Netsafe has undertaken a New Zealand first survey to better understand the awareness towards false and misleading information. As the survey reveals most people have experienced fake news, we have created the Your News Bulletin to help educate people on how to spot it.

What did Netsafe’s survey reveal?

Netsafe’s survey revealed Kiwis are getting caught up on what’s fact and what’s fiction with 52 percent admitting they have fallen for fake news, mostly due to misleading articles or headlines.

Other insights include:

  • Ninety-three percent have heard of the term ‘fake news’. Fake news is largely understood to mean lies, hoaxes, misleading or sensationalised headlines or information that is inaccurate.
  • Nearly half (48 percent) of respondents are concerned about mistakenly spreading it and 14 percent mention seeing misleading stories related to COVID-19.
  • Eight in 10 Kiwis recall seeing fake news on social media, 52 percent have seen it on NZ online news sites, 40 percent in print newspapers and one in three think they have seen it on NZ television.
  • Three-quarters of the population are confident in their own ability to identify fake news, but many are worried that family members (like their children or parents) won’t be able to able to identify or will mistakenly share fake news.
  • There is a generational divide too with young people thinking older people are more likely to fall for fake news and vice versa – 72 percent of young people believe older people are likely to believe in fake news and 66 percent of people aged over 50 think young people will believe in fake news.
  • When it comes to the political process, fake news and misinformation is seen as an issue in other countries, with seven in 10 agreeing it has a negative effect on overseas elections, and also in New Zealand, with just under six in 10 thinking it will negatively impact the 2020 General Election.
  • A quarter of respondents also think fake news means opinions or political information they don’t agree with.

Why is fake news important?

Variances in digital literacy and the ease in which malicious content can spread means there has never been a greater need for people to develop critical thinking skills.

People can be confused or misled about what they see or read which can impact on people’s learning and wellbeing if they start to feel anxious about something. More concerning is that some fake news is either deliberately hateful or aimed at people in minority groups which can have offline consequences.

What is Your News Bulletin about?

It can be hard to know where to get started when looking for advice on how to avoid fake news. This why Netsafe has been supported by Facebook to create an education campaign to help people spot and tackle misinformation.

The new campaign Your News Bulletin includes a series of light-hearted videos depicting a newsroom with presenters reporting fake news that will be released on traditional and social media.

The Your News Bulletin ‘presenters’ use tactics like clickbait, misleading headlines, satire and much more to try to lure people into going to Once there people can test their knowledge, learn techniques and use the resources to have conversations with family and friends.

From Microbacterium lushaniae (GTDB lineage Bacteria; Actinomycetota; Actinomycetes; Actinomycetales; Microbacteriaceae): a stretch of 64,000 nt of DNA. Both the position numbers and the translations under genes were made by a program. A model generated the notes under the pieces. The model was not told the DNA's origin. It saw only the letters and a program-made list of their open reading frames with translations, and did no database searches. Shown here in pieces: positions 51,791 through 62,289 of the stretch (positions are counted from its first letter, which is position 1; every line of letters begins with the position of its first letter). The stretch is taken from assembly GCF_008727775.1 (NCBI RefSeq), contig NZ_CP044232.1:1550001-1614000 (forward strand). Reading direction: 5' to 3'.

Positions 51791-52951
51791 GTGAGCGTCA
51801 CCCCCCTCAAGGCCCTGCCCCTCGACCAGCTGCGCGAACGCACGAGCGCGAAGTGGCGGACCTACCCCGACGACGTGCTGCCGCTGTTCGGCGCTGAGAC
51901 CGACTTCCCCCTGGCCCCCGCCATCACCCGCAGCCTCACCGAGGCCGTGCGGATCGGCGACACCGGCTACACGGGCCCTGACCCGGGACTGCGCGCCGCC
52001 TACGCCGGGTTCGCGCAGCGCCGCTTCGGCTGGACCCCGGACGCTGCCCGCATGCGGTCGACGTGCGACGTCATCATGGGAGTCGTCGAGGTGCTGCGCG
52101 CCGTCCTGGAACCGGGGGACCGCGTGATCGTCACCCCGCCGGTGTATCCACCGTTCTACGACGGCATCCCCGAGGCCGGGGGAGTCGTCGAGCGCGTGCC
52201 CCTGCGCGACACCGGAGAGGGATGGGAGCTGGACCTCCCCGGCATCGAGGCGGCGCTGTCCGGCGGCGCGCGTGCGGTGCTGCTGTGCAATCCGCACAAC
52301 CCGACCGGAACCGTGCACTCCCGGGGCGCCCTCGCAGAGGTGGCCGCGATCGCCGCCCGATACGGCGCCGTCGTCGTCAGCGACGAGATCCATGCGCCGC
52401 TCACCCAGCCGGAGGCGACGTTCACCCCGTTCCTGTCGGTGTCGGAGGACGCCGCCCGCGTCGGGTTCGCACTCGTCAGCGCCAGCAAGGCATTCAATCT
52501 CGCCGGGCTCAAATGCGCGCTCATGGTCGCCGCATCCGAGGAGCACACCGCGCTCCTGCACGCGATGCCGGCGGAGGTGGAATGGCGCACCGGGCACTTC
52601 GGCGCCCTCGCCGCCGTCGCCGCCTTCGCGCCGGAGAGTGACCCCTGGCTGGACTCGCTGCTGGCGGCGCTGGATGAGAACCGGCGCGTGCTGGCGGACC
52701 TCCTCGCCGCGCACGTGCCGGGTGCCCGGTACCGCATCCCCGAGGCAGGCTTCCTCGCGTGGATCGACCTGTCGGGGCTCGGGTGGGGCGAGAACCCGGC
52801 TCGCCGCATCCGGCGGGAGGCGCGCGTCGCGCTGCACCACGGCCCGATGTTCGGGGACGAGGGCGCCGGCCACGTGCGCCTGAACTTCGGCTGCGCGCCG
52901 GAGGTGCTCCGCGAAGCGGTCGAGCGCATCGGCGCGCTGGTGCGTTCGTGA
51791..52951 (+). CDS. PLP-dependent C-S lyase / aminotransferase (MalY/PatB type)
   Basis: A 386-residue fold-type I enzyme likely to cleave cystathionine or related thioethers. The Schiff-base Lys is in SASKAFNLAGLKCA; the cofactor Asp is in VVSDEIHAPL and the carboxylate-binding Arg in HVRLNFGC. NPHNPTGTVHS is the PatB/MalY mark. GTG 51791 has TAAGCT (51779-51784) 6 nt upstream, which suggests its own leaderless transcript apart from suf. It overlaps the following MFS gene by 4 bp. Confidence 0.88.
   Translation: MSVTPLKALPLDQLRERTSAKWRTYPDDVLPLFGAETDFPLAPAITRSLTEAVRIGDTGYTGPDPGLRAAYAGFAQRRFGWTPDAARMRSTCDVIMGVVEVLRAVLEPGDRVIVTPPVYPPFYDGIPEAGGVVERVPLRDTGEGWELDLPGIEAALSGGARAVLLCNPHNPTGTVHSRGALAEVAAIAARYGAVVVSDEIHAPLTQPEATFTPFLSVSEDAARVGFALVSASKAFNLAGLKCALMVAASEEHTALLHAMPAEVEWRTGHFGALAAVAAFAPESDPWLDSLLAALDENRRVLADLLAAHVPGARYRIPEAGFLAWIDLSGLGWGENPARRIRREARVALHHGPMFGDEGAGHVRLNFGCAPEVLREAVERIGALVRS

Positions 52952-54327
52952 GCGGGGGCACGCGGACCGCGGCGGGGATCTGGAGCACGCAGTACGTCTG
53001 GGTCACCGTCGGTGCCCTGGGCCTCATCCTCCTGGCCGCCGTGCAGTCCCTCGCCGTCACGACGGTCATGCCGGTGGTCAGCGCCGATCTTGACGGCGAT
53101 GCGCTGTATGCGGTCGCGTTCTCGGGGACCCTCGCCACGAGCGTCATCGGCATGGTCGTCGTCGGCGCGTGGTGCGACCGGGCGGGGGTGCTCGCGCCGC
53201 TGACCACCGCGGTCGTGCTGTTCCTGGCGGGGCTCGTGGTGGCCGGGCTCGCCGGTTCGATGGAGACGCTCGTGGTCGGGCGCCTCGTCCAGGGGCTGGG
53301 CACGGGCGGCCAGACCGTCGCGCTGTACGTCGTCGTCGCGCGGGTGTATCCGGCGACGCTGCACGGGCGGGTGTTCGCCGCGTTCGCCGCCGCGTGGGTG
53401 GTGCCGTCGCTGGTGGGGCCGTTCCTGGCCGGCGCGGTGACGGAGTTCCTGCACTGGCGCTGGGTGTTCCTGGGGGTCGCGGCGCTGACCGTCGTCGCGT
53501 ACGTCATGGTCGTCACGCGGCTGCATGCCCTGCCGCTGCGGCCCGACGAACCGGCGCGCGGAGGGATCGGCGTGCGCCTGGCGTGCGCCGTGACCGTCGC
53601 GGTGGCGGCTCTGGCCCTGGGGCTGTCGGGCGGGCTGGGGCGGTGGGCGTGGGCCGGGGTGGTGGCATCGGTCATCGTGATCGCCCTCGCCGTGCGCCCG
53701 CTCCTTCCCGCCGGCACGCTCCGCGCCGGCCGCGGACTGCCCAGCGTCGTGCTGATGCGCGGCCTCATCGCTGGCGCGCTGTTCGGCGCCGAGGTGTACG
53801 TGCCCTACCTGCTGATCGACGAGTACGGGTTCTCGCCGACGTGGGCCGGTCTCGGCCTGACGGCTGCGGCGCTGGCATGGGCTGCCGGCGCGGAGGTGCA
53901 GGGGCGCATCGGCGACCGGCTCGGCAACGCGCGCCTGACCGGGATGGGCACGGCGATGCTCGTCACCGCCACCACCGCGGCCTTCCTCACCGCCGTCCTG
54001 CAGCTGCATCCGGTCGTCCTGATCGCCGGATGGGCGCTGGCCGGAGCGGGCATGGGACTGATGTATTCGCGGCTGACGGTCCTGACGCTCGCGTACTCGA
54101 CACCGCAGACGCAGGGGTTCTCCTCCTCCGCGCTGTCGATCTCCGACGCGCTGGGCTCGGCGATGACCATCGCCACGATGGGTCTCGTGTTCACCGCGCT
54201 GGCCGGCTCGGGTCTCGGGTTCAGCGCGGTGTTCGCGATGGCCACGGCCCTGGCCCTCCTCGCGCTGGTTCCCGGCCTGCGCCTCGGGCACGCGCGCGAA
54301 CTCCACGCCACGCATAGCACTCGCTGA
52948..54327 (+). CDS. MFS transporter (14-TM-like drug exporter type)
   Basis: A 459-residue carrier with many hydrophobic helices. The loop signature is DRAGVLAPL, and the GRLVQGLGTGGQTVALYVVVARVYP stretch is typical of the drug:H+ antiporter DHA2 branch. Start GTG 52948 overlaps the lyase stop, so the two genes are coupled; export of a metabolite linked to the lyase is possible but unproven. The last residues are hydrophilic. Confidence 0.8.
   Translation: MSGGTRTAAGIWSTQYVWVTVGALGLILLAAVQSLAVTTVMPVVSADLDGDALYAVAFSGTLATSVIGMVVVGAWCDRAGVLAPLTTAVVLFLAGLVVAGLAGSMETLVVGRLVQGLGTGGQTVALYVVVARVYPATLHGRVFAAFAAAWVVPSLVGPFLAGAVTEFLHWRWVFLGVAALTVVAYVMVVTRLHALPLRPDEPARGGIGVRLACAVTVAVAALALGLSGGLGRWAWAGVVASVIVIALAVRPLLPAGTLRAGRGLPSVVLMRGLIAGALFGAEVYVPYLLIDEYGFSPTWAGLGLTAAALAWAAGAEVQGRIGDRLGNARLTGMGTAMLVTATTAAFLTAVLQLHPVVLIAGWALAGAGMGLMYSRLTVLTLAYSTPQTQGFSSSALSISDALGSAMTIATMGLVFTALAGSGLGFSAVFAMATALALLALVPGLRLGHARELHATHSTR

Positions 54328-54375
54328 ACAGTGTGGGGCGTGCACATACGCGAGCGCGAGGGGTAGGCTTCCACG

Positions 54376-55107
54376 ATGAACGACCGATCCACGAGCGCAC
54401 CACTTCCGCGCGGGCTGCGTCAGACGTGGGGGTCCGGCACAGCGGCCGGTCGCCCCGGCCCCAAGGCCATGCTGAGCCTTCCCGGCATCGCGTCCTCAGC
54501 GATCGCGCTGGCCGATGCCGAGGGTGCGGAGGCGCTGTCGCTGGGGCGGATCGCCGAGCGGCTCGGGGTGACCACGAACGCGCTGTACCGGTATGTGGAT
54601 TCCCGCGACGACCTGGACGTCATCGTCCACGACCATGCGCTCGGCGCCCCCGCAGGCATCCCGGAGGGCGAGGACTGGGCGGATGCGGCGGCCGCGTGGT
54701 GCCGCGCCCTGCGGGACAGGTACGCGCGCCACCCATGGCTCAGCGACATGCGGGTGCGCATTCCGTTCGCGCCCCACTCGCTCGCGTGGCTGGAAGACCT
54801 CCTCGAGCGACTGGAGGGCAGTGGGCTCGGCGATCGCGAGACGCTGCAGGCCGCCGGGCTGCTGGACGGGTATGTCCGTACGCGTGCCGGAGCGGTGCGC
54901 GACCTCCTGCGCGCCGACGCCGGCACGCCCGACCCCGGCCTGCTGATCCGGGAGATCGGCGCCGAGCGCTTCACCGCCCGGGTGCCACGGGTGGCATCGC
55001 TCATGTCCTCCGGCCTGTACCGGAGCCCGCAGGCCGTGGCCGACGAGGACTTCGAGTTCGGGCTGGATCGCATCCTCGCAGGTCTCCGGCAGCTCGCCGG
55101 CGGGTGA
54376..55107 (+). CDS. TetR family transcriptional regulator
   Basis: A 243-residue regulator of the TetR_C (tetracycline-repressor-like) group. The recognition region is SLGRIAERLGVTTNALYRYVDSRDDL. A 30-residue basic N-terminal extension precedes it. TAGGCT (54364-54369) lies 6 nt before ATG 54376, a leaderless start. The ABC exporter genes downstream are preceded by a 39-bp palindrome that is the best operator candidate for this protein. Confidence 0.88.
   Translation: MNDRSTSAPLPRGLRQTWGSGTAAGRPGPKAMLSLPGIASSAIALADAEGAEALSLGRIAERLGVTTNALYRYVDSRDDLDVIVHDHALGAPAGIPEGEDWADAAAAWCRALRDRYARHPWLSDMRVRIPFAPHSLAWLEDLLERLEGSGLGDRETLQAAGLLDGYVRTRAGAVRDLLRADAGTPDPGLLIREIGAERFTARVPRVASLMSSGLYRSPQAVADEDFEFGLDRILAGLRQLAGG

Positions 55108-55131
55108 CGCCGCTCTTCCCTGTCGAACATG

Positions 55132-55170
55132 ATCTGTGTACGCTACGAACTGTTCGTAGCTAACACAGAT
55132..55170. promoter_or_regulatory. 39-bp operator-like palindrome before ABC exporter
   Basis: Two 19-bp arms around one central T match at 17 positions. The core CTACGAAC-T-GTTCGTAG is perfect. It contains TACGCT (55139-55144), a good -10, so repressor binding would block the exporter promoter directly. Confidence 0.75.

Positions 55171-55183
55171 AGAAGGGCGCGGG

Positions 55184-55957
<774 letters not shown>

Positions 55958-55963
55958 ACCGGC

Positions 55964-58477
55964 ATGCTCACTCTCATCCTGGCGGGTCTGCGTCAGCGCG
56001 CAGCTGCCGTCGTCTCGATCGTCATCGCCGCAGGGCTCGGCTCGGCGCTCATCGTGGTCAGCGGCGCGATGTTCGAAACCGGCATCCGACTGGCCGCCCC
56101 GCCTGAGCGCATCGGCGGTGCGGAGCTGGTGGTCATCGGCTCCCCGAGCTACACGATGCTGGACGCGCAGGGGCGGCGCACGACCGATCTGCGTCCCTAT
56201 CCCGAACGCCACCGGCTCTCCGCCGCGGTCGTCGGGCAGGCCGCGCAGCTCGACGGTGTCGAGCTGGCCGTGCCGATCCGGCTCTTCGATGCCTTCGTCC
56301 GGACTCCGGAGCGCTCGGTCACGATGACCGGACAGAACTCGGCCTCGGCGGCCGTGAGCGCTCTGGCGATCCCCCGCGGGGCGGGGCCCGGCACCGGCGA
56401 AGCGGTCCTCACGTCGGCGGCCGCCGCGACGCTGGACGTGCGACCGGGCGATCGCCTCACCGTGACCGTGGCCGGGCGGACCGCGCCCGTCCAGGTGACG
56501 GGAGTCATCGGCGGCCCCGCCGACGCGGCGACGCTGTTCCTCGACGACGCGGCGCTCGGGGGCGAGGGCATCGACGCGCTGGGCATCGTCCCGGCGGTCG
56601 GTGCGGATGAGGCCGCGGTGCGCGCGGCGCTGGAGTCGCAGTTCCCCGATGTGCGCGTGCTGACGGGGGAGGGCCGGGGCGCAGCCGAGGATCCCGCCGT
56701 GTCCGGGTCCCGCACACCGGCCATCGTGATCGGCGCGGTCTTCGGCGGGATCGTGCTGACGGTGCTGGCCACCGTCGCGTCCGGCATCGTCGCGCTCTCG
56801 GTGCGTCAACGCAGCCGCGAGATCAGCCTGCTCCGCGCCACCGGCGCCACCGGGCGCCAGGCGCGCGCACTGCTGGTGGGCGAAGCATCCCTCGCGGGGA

Here are Netsafe’s tips to tackle fake news:

  1. Understand the context: Information is presented to you everywhere. Check where the original story appeared and who is promoting it. Find out if the source is credible before sharing it.
  2. Check the facts: Fake news often contains incorrect details, unreliable sources or altered timelines. You can often research and cross reference key facts with a simple web search.
  3. Understand the subtlety: Sometimes real information can be distorted to become fake news. Be especially wary of image or video descriptions that might be misrepresenting what is happening in them.
  4. Compare other sources: Every news source has its limitations. When news is important, it’s hard to contain. If you can only find it in one place, you should be cautious. Check the differences between similar reports to understand the facts before sharing it.
  5. Know your biases: We quickly and subconsciously accept news that aligns with our beliefs and negatively react to information that is different. It’s important to take time and reflect on how news is making you feel before reacting or sharing.
  6. Stop the spread: You can minimise the spread of misinformation by reporting fake accounts, or pages and domains repeatedly sharing misinformation using the Help Centre on the social media platform you are using.
  7. Use trusted sources: Netsafe is advising people wanting the most accurate health information about COVID-19 to rely on the Ministry of Health,  or Hāpai  Te Hauora websites.


If you’re looking for sites to fact check content with you can also use any of the ones listed below:

  • Health Navigator is a source of health information for NZ.
  • This UK based website is a helpful source of information about illness and treatments for all countries
  • The Cochrane Library is a reliable independent source of research on health treatments, with plain language summaries
  • AFP New Zealand is a global fact-checking organisation
  • Poynter hub is the database that gathers the falsehoods that have been detected by the CoronaVirusFacts/DatosCoronaVirus alliance


If you’re concerned about the immediate safety of you or someone else, please call 111. If you want help or expert incident advice, you can contact us. Our service is free, non-judgemental and available seven days a week.


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